Malaria succumbs to drug combo
A combination drug that pairs pyronaridine with artesunate (Pyramax) for treatment of Plasmodium falciparum malaria was at least as effective as giving mefloquine (Lariam) plus artesunate in a large international trial.
Among 1,271 patients in Africa and Asia on a per-protocol basis, adequate clinical and parasitologic responses were seen in 99.2% of patients receiving pyronaridine-artesunate (95% CI 98.3% to 99.7%), compared with 97.8% of those treated with mefloquine and artesunate (95% CI 95.8% to 99.1%), reported Isabelle Borghini-Fuhrer, PhD, of the Medicines for Malaria Venture (MMV) in Geneva, Switzerland, and colleagues.
Efficacy was lower but nearly identical in the two study arms on an intention-to-treat basis, the researchers indicated in the April 5 issue of the New England Journal of Medicine.
However, they also noted some geographic variation in time to response and in recrudescence rates that supported earlier suggestions of growing resistance to artemisinin-based drugs in Cambodia.
Pyronaridine is an existing anti-malarial drug that is mainly used in China, while artesunate and similar artemisinin-based agents are mainstays for malaria treatment in many endemic areas.
MMV, a public-private nonprofit partnership, believes that combining the two agents may be helpful in regions where artemisinin resistance in Plasmodium parasites is on the rise -- at least until effective non-artemisinin drugs become available.
The current trial was part of a larger program sponsored by MMV and Shin Poong Pharmaceutical Co., a South Korean company that has developed a single-tablet combination of 180 mg of pyronaridine and 60 mg of artesunate.
Patients with microscopically confirmed, active, uncomplicated P. falciparum malaria were randomized 2:1 to receive the pyronaridine-artesunate combination or mefloquine at 250 mg plus artesunate at 100 mg in separate pills.
Severely ill patients and those with significant comorbidities were excluded from the trial.
About 15% of both treatment arms failed to complete the study. About 40% of dropouts simply disappeared; most of the others showed reappearance of P. falciparum infection or were found to be infected with other Plasmodium species. Fewer than 1% of patients in both arms had adverse events that led to withdrawal from the study.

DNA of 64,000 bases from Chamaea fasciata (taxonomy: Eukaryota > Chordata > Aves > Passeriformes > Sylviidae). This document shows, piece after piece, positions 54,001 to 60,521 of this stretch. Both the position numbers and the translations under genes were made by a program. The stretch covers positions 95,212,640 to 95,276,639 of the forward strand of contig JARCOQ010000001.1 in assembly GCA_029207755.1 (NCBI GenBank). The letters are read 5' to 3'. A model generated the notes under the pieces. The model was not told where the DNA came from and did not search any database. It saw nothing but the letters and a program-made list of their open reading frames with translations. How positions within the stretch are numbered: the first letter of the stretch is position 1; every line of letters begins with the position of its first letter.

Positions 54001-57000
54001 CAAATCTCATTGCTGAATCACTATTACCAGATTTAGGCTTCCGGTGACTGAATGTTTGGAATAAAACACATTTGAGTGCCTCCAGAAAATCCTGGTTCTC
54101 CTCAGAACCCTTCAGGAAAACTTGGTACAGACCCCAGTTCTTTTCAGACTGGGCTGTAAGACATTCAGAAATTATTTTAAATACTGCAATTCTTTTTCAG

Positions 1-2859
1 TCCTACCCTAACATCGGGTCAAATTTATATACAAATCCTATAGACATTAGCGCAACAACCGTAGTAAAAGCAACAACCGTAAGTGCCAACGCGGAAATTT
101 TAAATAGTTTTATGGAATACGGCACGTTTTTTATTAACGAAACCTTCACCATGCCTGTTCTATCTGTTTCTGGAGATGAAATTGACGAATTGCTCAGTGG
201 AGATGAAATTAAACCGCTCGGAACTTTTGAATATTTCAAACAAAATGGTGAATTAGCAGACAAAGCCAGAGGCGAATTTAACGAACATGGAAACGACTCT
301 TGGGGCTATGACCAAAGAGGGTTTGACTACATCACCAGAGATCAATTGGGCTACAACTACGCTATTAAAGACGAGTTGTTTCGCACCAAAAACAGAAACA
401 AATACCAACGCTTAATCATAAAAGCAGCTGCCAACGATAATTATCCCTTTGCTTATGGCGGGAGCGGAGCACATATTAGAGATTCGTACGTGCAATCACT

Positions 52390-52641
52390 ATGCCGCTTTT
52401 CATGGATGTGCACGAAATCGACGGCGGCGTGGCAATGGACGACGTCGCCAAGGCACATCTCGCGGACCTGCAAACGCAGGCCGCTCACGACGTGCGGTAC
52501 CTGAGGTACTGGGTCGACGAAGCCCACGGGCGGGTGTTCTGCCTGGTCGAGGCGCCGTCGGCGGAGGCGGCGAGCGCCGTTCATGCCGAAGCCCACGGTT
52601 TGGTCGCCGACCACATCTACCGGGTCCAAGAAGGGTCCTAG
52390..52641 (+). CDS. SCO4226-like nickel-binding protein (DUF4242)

The primary study endpoint was noninferiority in clinical and parasitological response at day 42 for the pyronaridine-artesunate combination pill relative to the other arm on a per-protocol basis. About 88% of the pyronaridine-artesunate arm and 87% of those assigned to mefloquine and artesunate had enough data to be included in this analysis.
Of 749 in the pyronaridine-artesunate group, 743 had adequate responses, compared with 360 of 368 in the mefloquine-artesunate arm (percentage difference 1.4% favoring pyronaridine-artesunate, 95% CI 0.0% to 3.5%), thus easily meeting the noninferiority standard.
On an intention-to-treat basis, adequate responses were registered in 83.1% of the pyronaridine-artesunate group versus 83.9% of the mefloquine-artesunate group (difference not significant).
But there were some downsides for the pyronaridine-artesunate combination drug: rates of recrudescence were significantly higher (P=0.02) as were late (after day 28) infections with P. falciparum (P=0.02) and P. vivax (P<0.001). Late infections with each of these organisms affected more than 20% of patients in the pyronaridine-artesunate arm.
Borghini-Fuhrer and colleagues found that most of these differences from the mefloquine-artesunate arm were in the 211 patients from Cambodia, in whom parasite clearance times with both treatments were about double those seen in other participants.
The researchers suggested that artemisinin resistance in the region, combined with a longer half-life of mefloquine in circulation relative to pyronaridine (3 weeks versus 2 weeks), might account for the increase in late infections with pyronaridine-artesunate.
"If the parasiticidal effect of artemisinin is attenuated by pharmacodynamic resistance, there is greater dependence on the patient's immune system and the partner drug to eradicate residual parasites," they wrote.
The researchers also noted that the region is a low-transmission area for P. falciparum, meaning that its residents are less likely than those elsewhere to be immune to the parasite.
Borghini-Fuhrer and colleagues concluded that "pyronaridine-artesunate has potential for the treatment of P. falciparum malaria."
The study was funded by Shin Poong Pharmaceutical Co. and the Medicines for Malaria Venture.
One author was an employee of Shin Poong. Two including Borghini-Fuhrer were employees of the Medicines for Malaria Venture. Others indicated they had no relationships with commercial entities.
By John Gever
Primary source: New England Journal of Medicine Source reference: Rueangweerayut R, et al "Pyronaridine–artesunate versus mefloquine plus artesunate for malaria" N Engl J Med 2012; 366: 1298-1309.
Source: MedPage Today